Novell filed a lawsuit against Microsoft yesterday in its home town of Salt Lake City for making "false and misleading statements about Novell and its products in violation of state and federal laws".
UpdatedImation (a large maker of storage media) has slapped a lawsuit against Quantum (large maker of storage devices) for violations of the Sherman Antitrust Act.
WorldCom has confirmed it is to shed 1,000 jobs in Europe - many of them in the UK.
Carly Fiorina, chairman and CEO of Hewlett-Packard has retained her crown as the most powerful woman in business, according to Fortune magazine in its new top 50. Carly has topped the list every year since it was first launched in 1998.
The W3C has extended the public review period for its RAND proposal - which would permit royalty-bearing proprietary technologies to become web standards for the first time in the W3C's history.
Electronics Boutique has reduced first half losses on the back opening new stores in Europe.
Worldwide semiconductor sales in August were just $10.49 billion, down $7.59 billion or 42 per cent from the $18.08 billion recorded a year ago, according to the latest figures from the Semiconductor Industry Association (SIA).
Microsoft claiming Novell products have an expiration date will have prompted gales of laughter in IT departments throughout the world. Redmond itself is home of the expiration date, habitually unleashes a 'new' operating system on us every year, and deploys a battery of weapons - retirement of MCP (Microsoft Certified Professional) qualifications, price juggling, withholding of handy widgets, menacing new licensing regimes - in order to achieve de facto expiration of the old ones.
Anti-virus specialist Sophos has posted annual results that show profits are up 65 per cent. It's also announced plans to expand its operations, creating 160 jobs.
Time Computers is marketing its latest desktop PC with the slogan "I am the Greatest", and to justify the claim it's packed it with 1GB RAM..
Top Cisco executives have forgone bonuses this year as falling demand, particularly from key telco customers, continues to affect the performance of the networking giant.
Thieves have raided PC component distributor Microtronica UK and made off with £500,000 worth of kit. Trays of Pentium 4 2GHz chips made up most of the haul.
Police have been called in to investigate the alleged tampering of phone lines at Iomart's call centre in Stornoway.
The Nimda worm might be the worst virus at the desktop level but SirCam continues to be the most widely circulated email-borne virus.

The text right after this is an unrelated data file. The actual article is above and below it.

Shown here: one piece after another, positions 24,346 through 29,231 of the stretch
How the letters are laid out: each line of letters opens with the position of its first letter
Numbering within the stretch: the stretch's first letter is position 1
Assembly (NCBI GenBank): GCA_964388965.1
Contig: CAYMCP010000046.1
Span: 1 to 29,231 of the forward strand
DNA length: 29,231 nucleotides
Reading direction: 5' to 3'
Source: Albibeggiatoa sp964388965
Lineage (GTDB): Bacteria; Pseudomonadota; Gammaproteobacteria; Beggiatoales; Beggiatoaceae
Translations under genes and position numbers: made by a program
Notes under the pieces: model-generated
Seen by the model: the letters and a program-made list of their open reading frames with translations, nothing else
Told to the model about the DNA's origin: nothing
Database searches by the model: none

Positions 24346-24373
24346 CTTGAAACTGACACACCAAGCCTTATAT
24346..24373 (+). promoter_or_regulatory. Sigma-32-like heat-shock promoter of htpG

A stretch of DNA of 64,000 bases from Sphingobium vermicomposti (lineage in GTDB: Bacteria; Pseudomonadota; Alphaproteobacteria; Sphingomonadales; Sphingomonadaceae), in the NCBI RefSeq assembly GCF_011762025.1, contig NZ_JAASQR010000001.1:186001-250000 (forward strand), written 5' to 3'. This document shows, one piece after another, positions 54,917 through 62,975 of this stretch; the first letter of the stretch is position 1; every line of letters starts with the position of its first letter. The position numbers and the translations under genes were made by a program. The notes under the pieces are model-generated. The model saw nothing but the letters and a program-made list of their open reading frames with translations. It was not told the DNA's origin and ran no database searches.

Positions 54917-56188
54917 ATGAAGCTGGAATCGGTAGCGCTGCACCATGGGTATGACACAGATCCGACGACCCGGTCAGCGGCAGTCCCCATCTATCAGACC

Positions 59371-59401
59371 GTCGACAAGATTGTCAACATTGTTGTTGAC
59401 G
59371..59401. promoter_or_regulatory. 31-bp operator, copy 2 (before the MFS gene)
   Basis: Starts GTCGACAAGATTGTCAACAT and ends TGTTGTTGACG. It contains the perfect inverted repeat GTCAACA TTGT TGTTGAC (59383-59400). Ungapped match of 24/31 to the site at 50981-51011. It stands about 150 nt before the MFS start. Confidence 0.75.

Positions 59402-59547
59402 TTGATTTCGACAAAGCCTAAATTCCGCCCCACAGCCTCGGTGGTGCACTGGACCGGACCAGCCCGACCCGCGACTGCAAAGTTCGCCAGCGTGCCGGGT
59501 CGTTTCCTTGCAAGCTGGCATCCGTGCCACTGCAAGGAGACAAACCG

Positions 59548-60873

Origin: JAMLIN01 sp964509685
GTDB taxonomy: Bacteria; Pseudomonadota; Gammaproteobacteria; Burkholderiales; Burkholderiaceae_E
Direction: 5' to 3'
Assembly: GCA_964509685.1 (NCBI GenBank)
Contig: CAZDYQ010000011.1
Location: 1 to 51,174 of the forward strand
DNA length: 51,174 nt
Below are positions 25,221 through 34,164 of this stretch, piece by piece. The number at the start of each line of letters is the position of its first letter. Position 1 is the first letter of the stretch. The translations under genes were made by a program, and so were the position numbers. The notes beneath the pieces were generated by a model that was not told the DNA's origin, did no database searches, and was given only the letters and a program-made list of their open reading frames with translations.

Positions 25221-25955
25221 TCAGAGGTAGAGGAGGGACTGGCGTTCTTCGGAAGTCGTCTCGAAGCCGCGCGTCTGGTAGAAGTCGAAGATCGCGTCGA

The CEO of Amstrad, Bob Watkins, has resigned after 25 years with the company, less than a week after it had unveiled yet another poor set of results. The reason is believed to be chief exec Sir Alan Sugar's obsession with the emailer device - a phone that lets you send emails.
Office software masochists, rejoice! Hot on the heels of Office XP, Sun has made a beta of StarOffice 6.0 available for download. It's the first major update in the suite for eighteen months, and in the intervening period there's been a drastic change of license: the code's slipped away from the lease of Sun's Community License, into the OpenOffice project, although Sun sponsors OpenOffice and retains the rights to package the code as StarOffice.
Just one day after AMD's launch of its 1.1GHz Duron processor, Intel has released a new Celeron chip, running at an increased clock speed of 1.2GHz.
The arrival of the first Web sites using new top-level domains has been greeted with joy by Internet enthusiasts this week. However, the success of finally enlarging the Net despite years of arguments has been undermined by the bad-tempered behaviour of the board of the company behind the .info TLD, Afilias.
A web standards schism would be "a terrible thing", says the man at the centre of the firestorm over the blessing of royalty-bearing patents by the World Wide Web Consortium. Danny Weitzner is the head of the W3C's Patent Policy Working Group, and we caught up with him earlier today.
The Forensics Explorers division of CTX has lately come to market with a Carnivore-like suite called NetWitness which, the company says, can enable ISPs to surrender to the Feds only those specific bits of information about a suspect which a court has authorized for collection.